In addition to his musical influences, Buckethead cites a diverse range of non-musical influences manifested on several ways out of which dedicated songs to said inspirations have been a staple of Buckethead's discography with particular attention to basketball players like Iceman"), Blake Griffin (on "Crack the Sky"), "Pistol" Pete Maravich (on "The Mark of Davis"), and LeBron James (with four songs dedicated to him). Other influences include martial artist and actor Bruce Lee (on "The Game of Death" song and inspiration behind the use of nunchakus on stage), author H. P. Lovecraft (on the "Lurker at the Threshold" suite), numerous science fiction and horror TV shows and movies including Little House on the Prairie, Alejandro Jodorowsky's Holy Mountain (on Kaleidoscalp), and Giant Robot (mentioned on several songs, albums, and episodes shown on stage).[49]



Buckethead's bands



  1. ^ According to footage of the Binge III video, May 13 is Carroll's birthday. 1969 can be deduced from the December 1989 issue of Guitar for the Practicing Musician, stating his age to be 20 years.
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  3. ^ Staff Craziest Costumed Acts: No. 17, Spinner, Oct 19, 2007. Retrieved January 6, 2009
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  23. ^ Wiederhorn, Jon (March 17, 2004). "Buckethead's Hand Puppet Says Goodbye To Guns N' Roses". Retrieved 2012-02-29. 
  24. ^ "Articles > Guns N' Roses Not Able to Perform at Rock in Rio [press release]". Here Today... Gone To Hell!. 2004-03-30. Retrieved 2014-07-11. 
  25. ^ " Guns N' Roses News: Axl answers fans' questions on GN'R fan sites (transcripts) [updated Dec 14th]". 2008-12-13. Retrieved 2014-07-11. 
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  29. ^ Leroy, Dan, Buckethead Knows Chicken, Rolling Stone, Oct 13, 2005. Retrieved January 6, 2009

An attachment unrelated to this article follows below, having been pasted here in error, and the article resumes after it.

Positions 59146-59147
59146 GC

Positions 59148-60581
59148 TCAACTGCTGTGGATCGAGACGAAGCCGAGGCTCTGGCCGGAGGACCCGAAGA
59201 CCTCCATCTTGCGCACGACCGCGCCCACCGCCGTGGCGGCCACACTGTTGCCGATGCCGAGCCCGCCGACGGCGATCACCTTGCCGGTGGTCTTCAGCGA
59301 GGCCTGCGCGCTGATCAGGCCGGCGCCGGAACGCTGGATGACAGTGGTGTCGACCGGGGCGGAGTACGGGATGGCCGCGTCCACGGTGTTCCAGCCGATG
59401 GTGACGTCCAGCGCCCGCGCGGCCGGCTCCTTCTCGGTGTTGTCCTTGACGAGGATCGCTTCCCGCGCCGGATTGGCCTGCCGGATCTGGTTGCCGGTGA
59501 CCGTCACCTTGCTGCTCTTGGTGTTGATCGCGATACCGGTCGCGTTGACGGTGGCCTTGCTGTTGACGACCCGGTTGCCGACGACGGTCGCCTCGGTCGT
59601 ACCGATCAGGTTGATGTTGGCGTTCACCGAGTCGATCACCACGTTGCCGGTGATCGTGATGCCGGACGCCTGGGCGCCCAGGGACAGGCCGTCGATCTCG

30. ^ "Guitar Hero's Marcus Henderson: The Guitar World Interview - Page 4". Guitar World. 2007-06-20. Retrieved 2014-07-11. 
  31. ^ "Monolith". Retrieved 2012-02-29. 
  32. ^ "Chicken Noodles 2". Retrieved 2012-02-29. 
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  36. ^ "Bootzilla Productions | News". Retrieved 2012-02-29. 
  37. ^ "Fantasy Clicks: Chickens, a king and free throws - - Fantasy". CNN. January 15, 2009. Retrieved April 27, 2010. 
  38. ^ "Welcome to Bucketheadland". December 30, 2008. Retrieved 2012-02-29. 
  39. ^ "Gibson Buckethead Signature Les Paul". June 24, 2008. Retrieved 2012-02-29. 
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  41. ^ a b "". Retrieved 2012-02-29. 
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  43. ^ "Captain EO's Voyage by Buckethead - Download Captain EO's Voyage on iTunes". October 20, 2010. Retrieved 2012-02-29. 
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  45. ^ "Travis Dickerson Recording Studio Forum - Index". Retrieved 2012-02-29. 
  46. ^ "2011 Lawson Rollins | Official site". Retrieved 2012-02-29. 
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  48. ^ "Buckethead - Eruption Solo‏". YouTube. September 29, 2008. Retrieved 2012-02-29. 
  49. ^ a b "Buckethead FAQ v 1.0". Retrieved July 25, 2009. 
  50. ^ "Gibson Buckethead Signature Les Paul". Retrieved 2014-07-11. 
  51. ^ a b c "Buckethead Guitar Gear Rig and Equipment". Retrieved 2014-07-11. 
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  53. ^ [4]
  54. ^ 'Bucketheadland'', Accessed Jan 6, 2009"'". Retrieved 2012-02-29. 
  55. ^ a b Robert White. "FAQ 2.0". Retrieved 2012-02-29. 

External links

  • Official website